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Portugal study shows street food has few healthy options

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Estudo português mostra que comida de rua tem poucas opções saudáveis

Researchers from the Institute of Public Health of the University of Porto (ISPUP) analyzed 2,850 street food outlets in seven cities in Central Asia and Eastern Europe and concluded that the supply of fruits and vegetables is low.

The FEEDCities project is the result of a partnership with the World Health Organization (WHO) and aims to analyze urban street food environments in cities in Central Asia and Eastern Europe.

“The study began in countries where noncommunicable chronic diseases are on the rise and for which little systematic data is collected on food-related risk factors,” explained Professor Dr. Patricia Standard.

A total of 2,850 outlets were evaluated, and the food collected matched the “most affordable” in each city, including homemade and industrial food (snacks, snacks, sweets, biscuits and soft drinks).

According to the researcher, “high availability of soft drinks and low availability of ready-to-eat fruits and vegetables” was a common feature of retail outlets in all cities.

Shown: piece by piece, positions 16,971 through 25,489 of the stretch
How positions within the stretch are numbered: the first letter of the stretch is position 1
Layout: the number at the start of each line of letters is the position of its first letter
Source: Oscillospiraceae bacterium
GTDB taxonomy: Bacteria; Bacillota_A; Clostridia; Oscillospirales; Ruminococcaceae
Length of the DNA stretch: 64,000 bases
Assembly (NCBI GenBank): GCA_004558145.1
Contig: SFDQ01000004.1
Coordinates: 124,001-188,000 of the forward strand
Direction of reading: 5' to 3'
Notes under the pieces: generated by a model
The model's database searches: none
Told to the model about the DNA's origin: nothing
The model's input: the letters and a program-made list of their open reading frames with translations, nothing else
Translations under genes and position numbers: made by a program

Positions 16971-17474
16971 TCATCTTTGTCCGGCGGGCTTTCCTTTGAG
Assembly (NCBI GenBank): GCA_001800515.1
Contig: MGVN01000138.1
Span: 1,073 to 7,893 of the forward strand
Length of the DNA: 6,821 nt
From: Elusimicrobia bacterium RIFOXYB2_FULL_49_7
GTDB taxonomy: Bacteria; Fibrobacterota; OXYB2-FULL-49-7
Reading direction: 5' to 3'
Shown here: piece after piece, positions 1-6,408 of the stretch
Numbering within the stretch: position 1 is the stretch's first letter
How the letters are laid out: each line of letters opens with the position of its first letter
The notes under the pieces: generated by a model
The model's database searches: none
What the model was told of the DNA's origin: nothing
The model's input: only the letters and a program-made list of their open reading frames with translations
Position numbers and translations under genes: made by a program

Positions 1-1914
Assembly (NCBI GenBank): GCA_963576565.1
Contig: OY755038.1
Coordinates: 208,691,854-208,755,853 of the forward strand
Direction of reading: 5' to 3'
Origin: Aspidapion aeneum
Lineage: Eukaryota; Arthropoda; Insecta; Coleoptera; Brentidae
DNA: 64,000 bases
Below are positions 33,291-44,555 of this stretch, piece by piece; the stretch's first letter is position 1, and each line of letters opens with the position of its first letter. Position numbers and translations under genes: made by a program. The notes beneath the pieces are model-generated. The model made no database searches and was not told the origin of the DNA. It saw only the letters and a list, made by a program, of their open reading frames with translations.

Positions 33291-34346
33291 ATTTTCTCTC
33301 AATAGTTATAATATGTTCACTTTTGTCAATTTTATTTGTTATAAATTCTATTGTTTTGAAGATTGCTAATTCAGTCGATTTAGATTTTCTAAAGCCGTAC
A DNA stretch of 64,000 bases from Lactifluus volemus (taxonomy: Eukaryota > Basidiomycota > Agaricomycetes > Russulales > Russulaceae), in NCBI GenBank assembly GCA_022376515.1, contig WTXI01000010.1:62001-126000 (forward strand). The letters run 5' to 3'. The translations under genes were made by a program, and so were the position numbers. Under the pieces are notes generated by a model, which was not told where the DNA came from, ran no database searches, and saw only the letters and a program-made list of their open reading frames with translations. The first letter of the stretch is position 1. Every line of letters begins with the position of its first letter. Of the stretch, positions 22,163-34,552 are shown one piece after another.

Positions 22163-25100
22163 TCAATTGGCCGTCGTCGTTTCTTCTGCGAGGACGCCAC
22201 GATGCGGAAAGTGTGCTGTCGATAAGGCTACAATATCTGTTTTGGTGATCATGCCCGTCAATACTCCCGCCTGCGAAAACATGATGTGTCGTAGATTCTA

In general, the frequently available foods had an “unhealthy” dietary profile with high levels of calories, fat, and sodium. Shopping, on the other hand, had a “high energy density.”

“Overweight or obese men and shoppers tended to offer purchases with a less favorable nutritional profile, usually higher in saturated fat as well as sodium,” he noted.

In addition to manufactured foods, some homemade foods also contain high levels of fatty acids, which may reflect “less healthy cooking methods such as frying and the increased use of lower nutritional fats in these foods.”

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In light of the results, Prof. Dr. Patricia Padrau said nutrition and public health interventions “can be helpful in improving these food environments.”

“These measures need to be tailored to each context and could include limiting the availability of ultra-processed foods rich in saturated fat, fatty acids, sugar and salt,” he said, adding that heightened awareness of street food nutritional content among retailers and consumers.

Source: Lusa

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Portuguese historical films will premiere on 29 December.

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Portuguese historical films will premiere on 29 December.

Method Media Bermuda will present the documentary FABRIC: Portuguese History in Bermuda on Thursday, December 29 at the Underwater Research Institute of Bermuda.

A spokesperson said: “Method Media is proud to bring Bermuda Fabric: Portugal History to Bermuda for its 5th and 6th showing at the Bermuda Underwater Observatory. In November and December 2019, Cloth: A Portuguese Story in Bermuda had four sold-out screenings. Now that Bermuda has reopened after the pandemic, it’s time to bring the film back for at least two screenings.

“There are tickets Ptix.bm For $ 20 – sessions at 15:30 and 18:00. Both screenings will be followed by a short Q&A session.